Tail Bytes Drop: 0

      Service-policy : QoS

        Class-map: EF (match-all)
          5 packets, 530 bytes
          5 minute offered rate 0000 bps, drop rate 0000 bps
          Match:  dscp ef (46)
          Strict Priority
          police:
            cir percent 50 % bc 250 ms
            cir 2500000 bps, bc 78000 bytes
            conform-action transmit
            exceed-action drop
          conform: 5 (packets) 510 (bytes)
          exceed: 0 (packets) 0 (bytes)
          conform: 0 bps, exceed: 0 bps
          Queue-limit current-queue-depth 0 bytes
              Output Queue:
                Default Queue-limit 49152 bytes
                Tail Packets Drop: 0
                Tail Bytes Drop: 0

        Class-map: class-default (match-any)
          323 packets, 25498 bytes
          5 minute offered rate 2000 bps, drop rate 0000 bps
          Match: any
          Queue-limit 100 percent
          Queue-limit current-queue-depth 0 bytes
              Output Queue:
                Default Queue-limit 49152 bytes
                Tail Packets Drop: 0
                Tail Bytes Drop: 0

There we see the five EF packets.

So there you have it. Not too difficult at all to get the basics working.

VPLS Interop – Junos and Netiron – Part 1 of 2

VPLS is a LAN emulation service that can be run over an MPLS backbone. I do not have a ton of free devices on hand and so my acual lab will only consist of two CE devices even though it supports more than two. VPLS runs over an MPLS core constructed by RSVP-TE or LDP LSP tunnels. VPLS itself requires either LDP (RFC 4762) or BGP (RFC 4761) as the VC singnalling protocol. Note that when LDP is used, this is a targeted LDP session and has nothing to do with the protocol you use for the LSPs itself. To prove this I will be using RSVP-TE LSP tunnels with LDP and BGP on top.

Part one of this series will use LDP as the VC signalling protocol. Part two will use BGP.

I was originally going to include Cisco’s IOS as well, but you need a 6500 or 7600 and I don’t have a spare. The 7200 platform does not support VPLS.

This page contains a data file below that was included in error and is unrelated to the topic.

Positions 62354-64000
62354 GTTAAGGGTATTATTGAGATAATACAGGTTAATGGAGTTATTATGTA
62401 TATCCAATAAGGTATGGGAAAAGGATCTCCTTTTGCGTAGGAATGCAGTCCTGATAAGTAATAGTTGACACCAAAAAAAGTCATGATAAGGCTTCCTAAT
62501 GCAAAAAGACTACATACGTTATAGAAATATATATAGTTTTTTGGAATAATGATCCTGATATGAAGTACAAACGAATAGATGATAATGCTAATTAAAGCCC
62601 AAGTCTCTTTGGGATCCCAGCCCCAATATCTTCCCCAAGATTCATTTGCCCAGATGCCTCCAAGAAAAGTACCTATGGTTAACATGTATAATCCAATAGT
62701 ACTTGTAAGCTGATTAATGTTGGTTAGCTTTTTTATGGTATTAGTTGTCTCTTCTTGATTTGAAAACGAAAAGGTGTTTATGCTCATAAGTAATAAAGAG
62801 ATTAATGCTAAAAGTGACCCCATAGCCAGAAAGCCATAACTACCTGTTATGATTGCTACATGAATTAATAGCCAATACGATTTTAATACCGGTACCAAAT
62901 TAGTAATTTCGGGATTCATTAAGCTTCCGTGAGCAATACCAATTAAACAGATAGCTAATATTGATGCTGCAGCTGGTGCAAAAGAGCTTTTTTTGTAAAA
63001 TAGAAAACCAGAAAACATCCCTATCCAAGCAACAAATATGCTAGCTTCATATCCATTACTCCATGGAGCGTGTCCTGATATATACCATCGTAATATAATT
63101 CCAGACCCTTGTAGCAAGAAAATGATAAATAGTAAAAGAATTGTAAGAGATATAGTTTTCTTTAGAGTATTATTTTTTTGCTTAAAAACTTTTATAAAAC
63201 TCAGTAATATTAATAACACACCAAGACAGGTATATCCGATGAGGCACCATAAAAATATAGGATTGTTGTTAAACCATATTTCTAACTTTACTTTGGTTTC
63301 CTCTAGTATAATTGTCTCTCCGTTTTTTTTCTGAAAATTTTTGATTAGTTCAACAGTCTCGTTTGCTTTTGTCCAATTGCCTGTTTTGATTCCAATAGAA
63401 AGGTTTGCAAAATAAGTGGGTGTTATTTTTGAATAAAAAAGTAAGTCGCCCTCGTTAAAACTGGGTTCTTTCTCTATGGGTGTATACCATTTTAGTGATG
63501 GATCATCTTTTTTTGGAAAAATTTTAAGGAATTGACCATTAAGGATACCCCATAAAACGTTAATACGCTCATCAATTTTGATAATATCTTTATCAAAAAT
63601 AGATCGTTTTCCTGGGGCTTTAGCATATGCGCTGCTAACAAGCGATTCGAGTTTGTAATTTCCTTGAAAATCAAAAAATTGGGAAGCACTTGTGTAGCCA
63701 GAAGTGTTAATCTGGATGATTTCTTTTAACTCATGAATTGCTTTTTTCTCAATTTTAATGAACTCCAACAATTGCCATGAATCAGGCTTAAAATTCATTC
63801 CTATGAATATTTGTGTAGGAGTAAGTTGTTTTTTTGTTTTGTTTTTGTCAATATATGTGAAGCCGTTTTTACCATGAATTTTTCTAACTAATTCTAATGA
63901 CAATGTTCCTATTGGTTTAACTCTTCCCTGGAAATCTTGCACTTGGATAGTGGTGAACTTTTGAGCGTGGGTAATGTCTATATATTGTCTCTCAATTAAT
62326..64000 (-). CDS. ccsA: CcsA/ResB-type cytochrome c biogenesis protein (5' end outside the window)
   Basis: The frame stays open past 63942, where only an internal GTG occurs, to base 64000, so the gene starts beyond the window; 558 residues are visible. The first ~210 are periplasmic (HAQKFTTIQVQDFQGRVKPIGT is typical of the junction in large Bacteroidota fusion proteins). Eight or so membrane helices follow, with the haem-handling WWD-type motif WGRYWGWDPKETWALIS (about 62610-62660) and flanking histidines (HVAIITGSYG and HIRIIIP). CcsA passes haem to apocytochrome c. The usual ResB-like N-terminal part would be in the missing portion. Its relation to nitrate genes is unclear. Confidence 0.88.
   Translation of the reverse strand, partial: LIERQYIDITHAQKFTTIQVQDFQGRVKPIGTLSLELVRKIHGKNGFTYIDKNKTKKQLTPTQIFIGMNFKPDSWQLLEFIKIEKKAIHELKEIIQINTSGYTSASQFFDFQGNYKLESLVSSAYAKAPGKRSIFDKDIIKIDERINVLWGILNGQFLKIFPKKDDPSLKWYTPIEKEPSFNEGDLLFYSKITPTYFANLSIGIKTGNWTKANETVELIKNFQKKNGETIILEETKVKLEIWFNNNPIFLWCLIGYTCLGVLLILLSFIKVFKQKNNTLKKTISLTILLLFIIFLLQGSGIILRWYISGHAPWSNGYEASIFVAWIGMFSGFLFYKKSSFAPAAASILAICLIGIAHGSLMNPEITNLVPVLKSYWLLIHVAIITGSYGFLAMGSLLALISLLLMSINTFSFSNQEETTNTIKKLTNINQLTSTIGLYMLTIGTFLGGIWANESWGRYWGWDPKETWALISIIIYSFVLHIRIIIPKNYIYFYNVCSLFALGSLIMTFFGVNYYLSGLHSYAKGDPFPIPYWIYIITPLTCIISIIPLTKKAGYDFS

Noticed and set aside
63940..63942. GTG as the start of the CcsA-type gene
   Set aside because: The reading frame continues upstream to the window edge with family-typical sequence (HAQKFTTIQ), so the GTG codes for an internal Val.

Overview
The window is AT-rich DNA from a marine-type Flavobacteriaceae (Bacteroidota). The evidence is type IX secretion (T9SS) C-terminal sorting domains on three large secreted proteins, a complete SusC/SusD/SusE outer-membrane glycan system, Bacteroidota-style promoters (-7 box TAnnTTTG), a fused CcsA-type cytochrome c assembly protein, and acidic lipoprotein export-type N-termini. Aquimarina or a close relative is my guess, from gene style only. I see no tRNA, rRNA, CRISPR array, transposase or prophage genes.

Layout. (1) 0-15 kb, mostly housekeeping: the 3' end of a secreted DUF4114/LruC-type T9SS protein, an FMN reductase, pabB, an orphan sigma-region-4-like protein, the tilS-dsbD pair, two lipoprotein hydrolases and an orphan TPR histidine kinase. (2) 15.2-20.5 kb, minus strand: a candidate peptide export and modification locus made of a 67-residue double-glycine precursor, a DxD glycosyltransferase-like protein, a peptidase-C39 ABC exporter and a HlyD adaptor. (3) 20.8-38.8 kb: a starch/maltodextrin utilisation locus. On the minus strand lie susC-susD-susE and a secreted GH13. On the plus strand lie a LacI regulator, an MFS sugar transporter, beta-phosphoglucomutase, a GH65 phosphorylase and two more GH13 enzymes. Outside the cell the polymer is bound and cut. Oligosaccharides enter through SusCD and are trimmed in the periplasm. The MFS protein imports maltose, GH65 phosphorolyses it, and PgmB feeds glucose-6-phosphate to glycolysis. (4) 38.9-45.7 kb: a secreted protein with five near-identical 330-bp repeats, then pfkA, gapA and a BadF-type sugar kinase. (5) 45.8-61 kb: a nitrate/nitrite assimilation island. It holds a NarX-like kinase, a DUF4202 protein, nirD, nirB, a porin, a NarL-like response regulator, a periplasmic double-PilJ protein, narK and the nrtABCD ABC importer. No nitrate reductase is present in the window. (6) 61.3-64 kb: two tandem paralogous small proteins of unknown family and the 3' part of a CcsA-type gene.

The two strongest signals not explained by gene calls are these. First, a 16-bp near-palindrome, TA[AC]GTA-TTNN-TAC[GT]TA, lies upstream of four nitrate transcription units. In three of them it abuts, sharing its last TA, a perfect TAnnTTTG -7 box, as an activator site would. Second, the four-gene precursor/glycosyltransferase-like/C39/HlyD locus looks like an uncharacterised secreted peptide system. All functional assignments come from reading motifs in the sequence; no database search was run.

This the the topology I’m going to use:

R2 and R3 are P routers. R1 is a Junos PE and R8 is a Netiron PE. R6 and R10 are both CPEs

The actual P router config is standard RSVP-TE which I have covered extensively on this site already. The CPE’s have both been configured to be in the same subnet (10.0.0.0/24)

PE Config

Junos

darreno> show configuration interfaces fe-0/0/2
encapsulation ethernet-vpls;
unit 0 {
    family vpls;
}

darreno> show configuration protocols ldp
interface lo0.1;

darreno> show configuration routing-instances
MELLOWD-VPLS {
    instance-type vpls;
    interface fe-0/0/2.0;
    protocols {
        vpls {
            vpls-id 150;
            neighbor 8.8.8.8;
        }
    }
}

On Junos you need to enable LDP on the loopback interface, even when running RSVP. You need to ensure VPLS encapsulation is on the physical interface. Finally you need to create the VPLS instance and tie this all together. You specify neighbours under the process. This actually creates the targeted LDP sessions (i.e. there is no need to specify a T-LDP session separately)

PE Config

Netiron

Brocade’s Netiron config is actually very simple compared to the above

router mpls
 mpls-interface ve2

  vpls MELLOWD-VPLS 150
  vpls-peer 1.1.1.1
  vpls-mtu 1500
  vlan 550
   tagged ethe 3/19

That’s it. When you enable rsvp on an interface, and then set up a VPLS with a neighbour, it automatically sets up a T-LDP session with it’s peer. Under the VLAN I’ve said tagged eth 3/19 as it’ll be receiving tagged frames from the CPE router.

Verification

Control Plane

Let’s check to see if the session is actually up:

darreno> show vpls connections
Layer-2 VPN connections:

Legend for connection status (St)
[deleted for brevity]

Legend for interface status
Up -- operational
Dn -- down

Instance: MELLOWD-VPLS
  VPLS-id: 150
    Neighbor                  Type  St     Time last up          # Up trans
    8.8.8.8(vpls-id 150)      rmt   Up     Mar  8 13:52:45 2013           1
      Remote PE: 8.8.8.8, Negotiated control-word: No
      Incoming label: 800000, Outgoing label: 983040
      Negotiated PW status TLV: No
      Local interface: vt-0/2/0.1048579, Status: Up, Encapsulation: ETHERNET
        Description: Intf - vpls MELLOWD-VPLS neighbor 8.8.8.8 vpls-id 150
[email protected]_R8# show mpls vpls id 150